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Most laxatives can be bought over the counter at your local chemists. They include bulking agents, osmotic laxatives, purgatives and stimulants and may be taken as tablets, medicines, enemas and suppositories.
Try a bulk laxative first with plenty of fluid and only if that doesn’t work should you move onto something stronger, but do ask your doctor or practice nurse to advise you on what is the best regime for you.


Bulking Agents

These are complex sugars or starches that cannot be digested in the small intestine. When they get to the colon, they tend to retain fluid in the bowel and nourish the generation of bacteria. This makes the colonic contents bulkier and softer, stimulating peristalsis and leading to an easier and more satisfying bowel movement. It is important to drink plenty of water with bulking agents. You should take this type of medication in the morning and the evening and be prepared to increase the dose if there is no effect. But remember it may take some days before you notice any change in your bowel action. Since bulking agents are fermented in the colon generating gas, you may well experience an increase in pain, bloating and wind when you first take them. This is usually quite mild and will get better as your bowel adapts.

placeholder Generic Name Brand Name
Bran Trifyba
Psyllium or Ispaghula husk Fybogel, Isogel, Ispagel, Metamucil,Regulan
Sterculia gum Methylcellulose Normacol Celevac


Osmotic laxatives

These are either solutions of sugars or sugar alcohols or salts that cannot be absorbed in the small intestine and retain water into the bowel, making faeces softer and easier to pass. It is important to drink more water when you are taking these laxatives as they can take water from the body. Since these substances are fermented by colonic bacteria, they may make symptoms of wind, bloating and pain worse and can cause anal irritation and soreness. These symptoms tend to clear as your bowel gets used to the medication.

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Lactulose Duphalac, Lacitol, Lactugal, Regulose



Purgatives also retain water in the bowel. They tend to be used to help clear impacted faeces, but if they are used regularly, they can deplete the body of salt and water. So only take these under your doctor’s supervision.

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Macrogol powder or polyethylene glycol plus salts Idrolax, Movicol, Laxoberel, Picolax
Macrogol powder or polyethylene glycol plus salts Citramag
Magnesium Sulphate Epsom Salts
Magnesium Hydroxide Milk of Magnesia, Andrews Liver Salts


Faecal softeners

These are useful if your stool are very hard. They lubricate and soften the stool and make it easier to pass. When oils are taken orally, especially to elderly people, there is a risk of aspiration into the lungs and pneumonia. The oil may also seep from the anus.

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Liquid Paraffin  
Sodium Docusate Dioctyl
Docusol Norgalax


Stimulant Laxatives

These act on the enteric nervous system to stimulate colonic peristalsis and secretion. They tend to be reserved for more resistant constipation and can cause people with the sensitive bowels of IBS to suffer more colicky abdominal pain. Stimulant laxatives are not generally recommended for IBS, but when constipation is particularly severe, people may find they are the only drugs that work. This may take several hours.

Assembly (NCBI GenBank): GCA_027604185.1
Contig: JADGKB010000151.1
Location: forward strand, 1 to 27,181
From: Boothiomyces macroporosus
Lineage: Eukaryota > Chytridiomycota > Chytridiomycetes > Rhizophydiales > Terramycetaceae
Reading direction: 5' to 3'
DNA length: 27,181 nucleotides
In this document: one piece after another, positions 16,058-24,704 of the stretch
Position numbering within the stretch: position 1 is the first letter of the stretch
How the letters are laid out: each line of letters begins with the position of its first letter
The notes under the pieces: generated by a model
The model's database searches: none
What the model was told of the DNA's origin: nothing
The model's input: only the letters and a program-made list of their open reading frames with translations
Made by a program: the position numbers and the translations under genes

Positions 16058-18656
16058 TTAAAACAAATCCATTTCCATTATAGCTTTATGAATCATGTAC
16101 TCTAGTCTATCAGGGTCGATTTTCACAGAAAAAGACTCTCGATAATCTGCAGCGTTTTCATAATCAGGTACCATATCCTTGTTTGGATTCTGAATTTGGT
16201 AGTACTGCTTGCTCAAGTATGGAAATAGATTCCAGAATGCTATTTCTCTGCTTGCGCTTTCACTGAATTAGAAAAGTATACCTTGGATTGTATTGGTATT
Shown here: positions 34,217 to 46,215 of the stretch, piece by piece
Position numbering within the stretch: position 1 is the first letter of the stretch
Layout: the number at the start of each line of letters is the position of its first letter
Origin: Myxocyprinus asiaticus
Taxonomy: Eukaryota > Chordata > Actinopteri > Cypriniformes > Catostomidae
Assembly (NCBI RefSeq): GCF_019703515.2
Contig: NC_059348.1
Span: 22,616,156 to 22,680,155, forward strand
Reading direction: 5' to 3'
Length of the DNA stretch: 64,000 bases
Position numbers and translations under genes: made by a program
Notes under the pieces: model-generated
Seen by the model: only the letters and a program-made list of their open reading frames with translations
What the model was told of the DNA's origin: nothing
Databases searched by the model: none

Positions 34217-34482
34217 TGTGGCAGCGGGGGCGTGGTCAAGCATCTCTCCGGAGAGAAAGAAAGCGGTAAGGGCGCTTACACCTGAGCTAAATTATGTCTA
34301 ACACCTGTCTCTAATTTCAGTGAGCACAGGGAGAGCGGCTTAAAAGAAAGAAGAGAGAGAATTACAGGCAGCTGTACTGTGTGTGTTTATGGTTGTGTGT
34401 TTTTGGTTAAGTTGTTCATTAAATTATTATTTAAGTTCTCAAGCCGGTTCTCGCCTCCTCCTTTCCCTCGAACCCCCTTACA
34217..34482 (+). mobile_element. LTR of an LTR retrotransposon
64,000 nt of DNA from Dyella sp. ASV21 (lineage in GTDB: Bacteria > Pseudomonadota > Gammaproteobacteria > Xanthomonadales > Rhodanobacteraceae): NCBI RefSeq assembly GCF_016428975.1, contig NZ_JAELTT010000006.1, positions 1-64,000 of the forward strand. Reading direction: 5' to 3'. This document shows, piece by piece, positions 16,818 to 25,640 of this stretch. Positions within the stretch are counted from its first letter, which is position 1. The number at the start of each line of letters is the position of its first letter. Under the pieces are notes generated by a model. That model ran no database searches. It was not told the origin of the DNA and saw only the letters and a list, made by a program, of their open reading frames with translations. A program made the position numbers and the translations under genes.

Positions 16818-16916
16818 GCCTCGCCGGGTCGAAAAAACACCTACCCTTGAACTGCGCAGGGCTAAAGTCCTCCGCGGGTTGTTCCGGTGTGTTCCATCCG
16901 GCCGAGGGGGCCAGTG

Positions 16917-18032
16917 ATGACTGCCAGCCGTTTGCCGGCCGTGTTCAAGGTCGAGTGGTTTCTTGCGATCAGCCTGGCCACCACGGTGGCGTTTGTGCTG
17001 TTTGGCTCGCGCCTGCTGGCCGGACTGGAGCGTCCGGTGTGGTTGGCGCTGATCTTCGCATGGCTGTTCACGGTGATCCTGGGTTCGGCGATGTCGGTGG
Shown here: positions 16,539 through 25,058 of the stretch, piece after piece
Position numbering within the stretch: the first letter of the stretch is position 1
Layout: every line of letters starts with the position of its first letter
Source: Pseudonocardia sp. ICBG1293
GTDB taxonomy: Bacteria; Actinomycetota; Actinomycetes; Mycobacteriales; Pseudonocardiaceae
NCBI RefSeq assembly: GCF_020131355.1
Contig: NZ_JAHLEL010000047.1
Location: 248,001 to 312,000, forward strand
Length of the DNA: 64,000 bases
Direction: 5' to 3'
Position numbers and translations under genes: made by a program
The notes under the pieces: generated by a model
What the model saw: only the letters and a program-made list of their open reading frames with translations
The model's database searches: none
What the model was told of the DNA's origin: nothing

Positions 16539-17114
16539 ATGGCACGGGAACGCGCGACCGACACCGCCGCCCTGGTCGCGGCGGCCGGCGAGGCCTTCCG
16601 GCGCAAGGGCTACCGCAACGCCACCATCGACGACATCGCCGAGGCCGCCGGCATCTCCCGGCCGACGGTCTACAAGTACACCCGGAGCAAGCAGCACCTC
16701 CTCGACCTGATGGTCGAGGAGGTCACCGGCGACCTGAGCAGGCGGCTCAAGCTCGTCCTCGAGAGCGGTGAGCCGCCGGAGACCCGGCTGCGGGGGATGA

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Senna Manevac, Senakot
Bisocodyl Dulcolax


New Drugs

Prucalopride (Resolor) is a prokinetic agent that was introduced in 2010.  It acts on serotonin receptors to stimulate peristalsis and does not have the side effects of irritant laxatives.  It is licensed to treat severe laxative-resistant constipation in women. Prucalopride can only be obtained on prescription. For a recent review on Prucalopride, click link.

Lubiprostone (Amitiza) acts on chloride channel receptors to stimulate intestinal secretion and has been shown to be superior to placebo for people with severe chronic idiopathic constipation.  For a recent review, click link.

Linaclotide (Constella) was introduced in 2013 as a novel drug concept to treat constipation associated with bloating and abdominal pain.  It acts on intracellular machinery to stimulate secretion and persistalsis and it also has been shown to reduce intestinal sensitivity.  It is licensed for the treatment of IBS-constipation.  To see recent review on Linaclotide, click link

Brand new!  Elobixibat is an inhibitor of the bile acid transporter in the ileum.  It treats constipation by causing malabsorption of irritant bile acid, which stimulates the colon causing secretion and peristalsis  

placeholder Generic Name Brand Name
Lubiprostone Amatiza
Prucalopride Resolor
Linaclotide Constella

* only available on prescription



Bulk laxatives and irritant laxatives are sometimes marketed together as mixtures.

For example:

  • Manevac is a mixture of isphagula bark, plantago seeds and senna pods.

  • Senokot-S contains senna and psyllium.

  • Normacol plus contains sterculia gum plus stimulant Frangula bark.

Suppositories and enemas

Suppositories and enemas are useful when hard faeces tend to get stuck in the rectum and obstruct defaecation.

  • Glycerine suppositories retain water, soften the stool and stimulate a bowel action.

  • Carbalax contains sodium phosphate which draws fluid into the bowel by osmotic action.

  • Relaxit contains sodium citrate, sodium lauryl sulphate , sorbic acid, glycerol and sorbitol, a mix of osmotic laxatives and a detergent.

  • Dulcolax suppositories contain bisacodyl, which stimulates rectal peristalsis.

  • Micralax contains sodium citrate and sorbitol, which retain fluid in the bowel

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